No one really knew what the Los Angeles Angels were getting in Shohei Ohtani. Sure, he absolutely dominated in Japan on both sides of the plate, but it was unknown whether that success would translate to the MLB.
Ohtani, in case you’re unaware, is trying to do something that Major League Baseball hasn’t seen—at least successfully—since Babe Ruth. Ohtani is both a pitcher and a legitimate hitter, and the most exciting player to arrive to the MLB in a long time.
And so far, that success in Japan has, in fact, translated to the majors. At the plate, Ohtani is hitting .364 with three homers and eight RBIs. On the mound he’s been nearly unhittable, sitting at 2-0 with a miniscule 2.08 ERA. Despite all the speculation that Ohtani could not thrive in both positions, he has exceeded even the highest of expectations. The Angels have found a man who can do both.
Here’s the one slight issue: the guy hasn’t played much. Of the Angels’ 13 games (in which they’re 10-3, by the way), Ohtani has appeared in only eight; six as a batter and two as a pitcher. He has only 24 plate appearances and two starts. Unlike most starters who pitch on about five days of rest, Ohtani gets six, and he does not play the day before or after pitching.
With such a small sample size, it’s difficult to confidently proclaim that Ohtani is a future All-Star revolutionizing the game. But the results so far have been eye-popping to say the least.
On Wednesday, Ohtani expressed his eagerness to play more often. I understand why the Angels have been cautious with him. After all, he’s a 23-year-old potential franchise player, and there’s no real established formula on how to manage a two-way player in the modern era.
But eventually, Los Angeles has to let the phenom fly. Ohtani has played three straight games only once this season—and he homered in all three games. He has not looked fatigued on the mound in the slightest, surrendering only a single hit in his second start while striking out 12. Injuries are always possibility but they’re far from inevitable if managed well (unless it’s the Mets).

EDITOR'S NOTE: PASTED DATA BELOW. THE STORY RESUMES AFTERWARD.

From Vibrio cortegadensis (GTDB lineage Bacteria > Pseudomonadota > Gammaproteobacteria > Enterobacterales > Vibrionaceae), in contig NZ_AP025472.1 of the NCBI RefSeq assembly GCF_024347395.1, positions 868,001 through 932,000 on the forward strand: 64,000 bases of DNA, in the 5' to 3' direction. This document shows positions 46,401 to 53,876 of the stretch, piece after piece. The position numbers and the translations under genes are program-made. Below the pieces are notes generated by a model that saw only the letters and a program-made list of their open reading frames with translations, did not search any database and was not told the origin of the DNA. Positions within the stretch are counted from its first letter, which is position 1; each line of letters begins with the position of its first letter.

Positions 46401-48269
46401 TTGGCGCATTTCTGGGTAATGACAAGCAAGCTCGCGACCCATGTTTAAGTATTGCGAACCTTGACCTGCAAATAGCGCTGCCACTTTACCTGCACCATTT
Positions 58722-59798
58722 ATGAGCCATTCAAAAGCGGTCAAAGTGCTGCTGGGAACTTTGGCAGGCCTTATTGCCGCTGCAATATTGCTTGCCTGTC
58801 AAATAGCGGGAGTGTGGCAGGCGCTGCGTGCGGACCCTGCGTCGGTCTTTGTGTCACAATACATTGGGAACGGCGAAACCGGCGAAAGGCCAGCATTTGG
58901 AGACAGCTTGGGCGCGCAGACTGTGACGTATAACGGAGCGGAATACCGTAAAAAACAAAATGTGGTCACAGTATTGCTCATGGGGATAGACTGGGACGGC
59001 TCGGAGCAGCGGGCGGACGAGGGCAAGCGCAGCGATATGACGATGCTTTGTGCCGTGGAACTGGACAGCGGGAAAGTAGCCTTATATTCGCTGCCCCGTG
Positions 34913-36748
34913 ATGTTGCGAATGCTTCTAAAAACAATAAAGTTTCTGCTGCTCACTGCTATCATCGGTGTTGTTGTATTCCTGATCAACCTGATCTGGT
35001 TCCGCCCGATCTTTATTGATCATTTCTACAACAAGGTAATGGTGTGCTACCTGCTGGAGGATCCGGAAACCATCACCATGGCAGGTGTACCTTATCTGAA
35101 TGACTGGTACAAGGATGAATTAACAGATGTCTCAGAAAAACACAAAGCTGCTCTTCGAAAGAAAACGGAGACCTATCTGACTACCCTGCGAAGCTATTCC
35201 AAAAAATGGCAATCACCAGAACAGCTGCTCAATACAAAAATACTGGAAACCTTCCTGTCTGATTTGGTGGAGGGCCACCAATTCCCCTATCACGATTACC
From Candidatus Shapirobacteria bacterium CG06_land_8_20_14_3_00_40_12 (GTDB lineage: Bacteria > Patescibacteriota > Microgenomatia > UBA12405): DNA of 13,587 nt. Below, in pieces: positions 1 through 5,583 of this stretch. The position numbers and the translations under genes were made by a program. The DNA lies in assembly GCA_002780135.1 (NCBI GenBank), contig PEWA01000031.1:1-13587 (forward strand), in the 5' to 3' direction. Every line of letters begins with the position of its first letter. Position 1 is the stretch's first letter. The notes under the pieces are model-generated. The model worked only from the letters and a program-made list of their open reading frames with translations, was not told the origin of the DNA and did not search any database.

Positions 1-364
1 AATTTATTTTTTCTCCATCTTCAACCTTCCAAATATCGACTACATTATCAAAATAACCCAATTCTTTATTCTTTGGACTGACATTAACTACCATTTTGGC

From his time in Japan, Ohtani is used to more days of rest between starts than the average American pitcher, so I don’t mind the Angels employing a six-man rotation for the time being. However, he deserves more at-bats, and batting does not require the same recovery as pitching.
As much as the Angels want to plan for the future, they should compete now. Los Angeles currently leads the AL West (which includes the Astros), and while they may not be a legitimate contender, they can certainly make some noise. Perhaps more importantly, their roster currently includes a guy named Mike Trout, a.k.a. the best player on the planet, and they need to convince him that it’s worth staying when his contract expires in two years.
We didn’t know what Ohtani was when he arrived, and given his lack of playing time, we really still don’t. Five years from now, he may simply be a starting pitcher who only bats when playing the NL (if they haven’t adopted the DH position by then). Or, more excitingly, he could be the first in a new wave of dual-threats. For now, he’s a breath of fresh air, and one of the truly-fascinating stories in sports.
There’s been much discussion as of late on the topic of what’s “good for baseball:” the revival of the Yankees-Sox rivalry, the emergence of young stars from Judge to Bellinger, the fun energy and dominance of the Astros. But a player that can both mow down batters and consistently crush the ball into the seats? Now that’s special.
Ohtani is great for baseball. Hopefully the Angels give him a chance to prove it.